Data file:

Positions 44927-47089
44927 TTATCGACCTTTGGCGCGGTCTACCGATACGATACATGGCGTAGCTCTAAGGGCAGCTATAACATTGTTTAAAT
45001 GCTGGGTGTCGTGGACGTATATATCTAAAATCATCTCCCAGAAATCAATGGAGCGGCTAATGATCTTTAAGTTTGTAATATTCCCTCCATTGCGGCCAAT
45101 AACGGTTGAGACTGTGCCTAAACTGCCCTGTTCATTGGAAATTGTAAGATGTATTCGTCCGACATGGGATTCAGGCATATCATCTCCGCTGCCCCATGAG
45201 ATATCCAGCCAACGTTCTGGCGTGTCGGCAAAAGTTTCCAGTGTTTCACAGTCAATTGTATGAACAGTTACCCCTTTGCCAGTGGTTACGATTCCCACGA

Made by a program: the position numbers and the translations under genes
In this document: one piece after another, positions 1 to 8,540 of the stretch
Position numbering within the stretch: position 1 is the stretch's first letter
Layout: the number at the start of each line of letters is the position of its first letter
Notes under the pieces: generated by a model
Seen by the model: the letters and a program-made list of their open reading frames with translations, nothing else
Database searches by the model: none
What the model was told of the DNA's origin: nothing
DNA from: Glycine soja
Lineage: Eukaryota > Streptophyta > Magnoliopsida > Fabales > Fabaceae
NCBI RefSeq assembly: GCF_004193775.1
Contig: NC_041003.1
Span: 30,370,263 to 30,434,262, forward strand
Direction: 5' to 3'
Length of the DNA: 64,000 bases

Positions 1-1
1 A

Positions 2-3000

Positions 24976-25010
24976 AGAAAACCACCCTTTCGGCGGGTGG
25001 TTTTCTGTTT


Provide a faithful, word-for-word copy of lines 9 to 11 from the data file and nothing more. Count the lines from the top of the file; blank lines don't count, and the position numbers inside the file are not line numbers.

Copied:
Layout: the number at the start of each line of letters is the position of its first letter
Notes under the pieces: generated by a model
Seen by the model: the letters and a program-made list of their open reading frames with translations, nothing else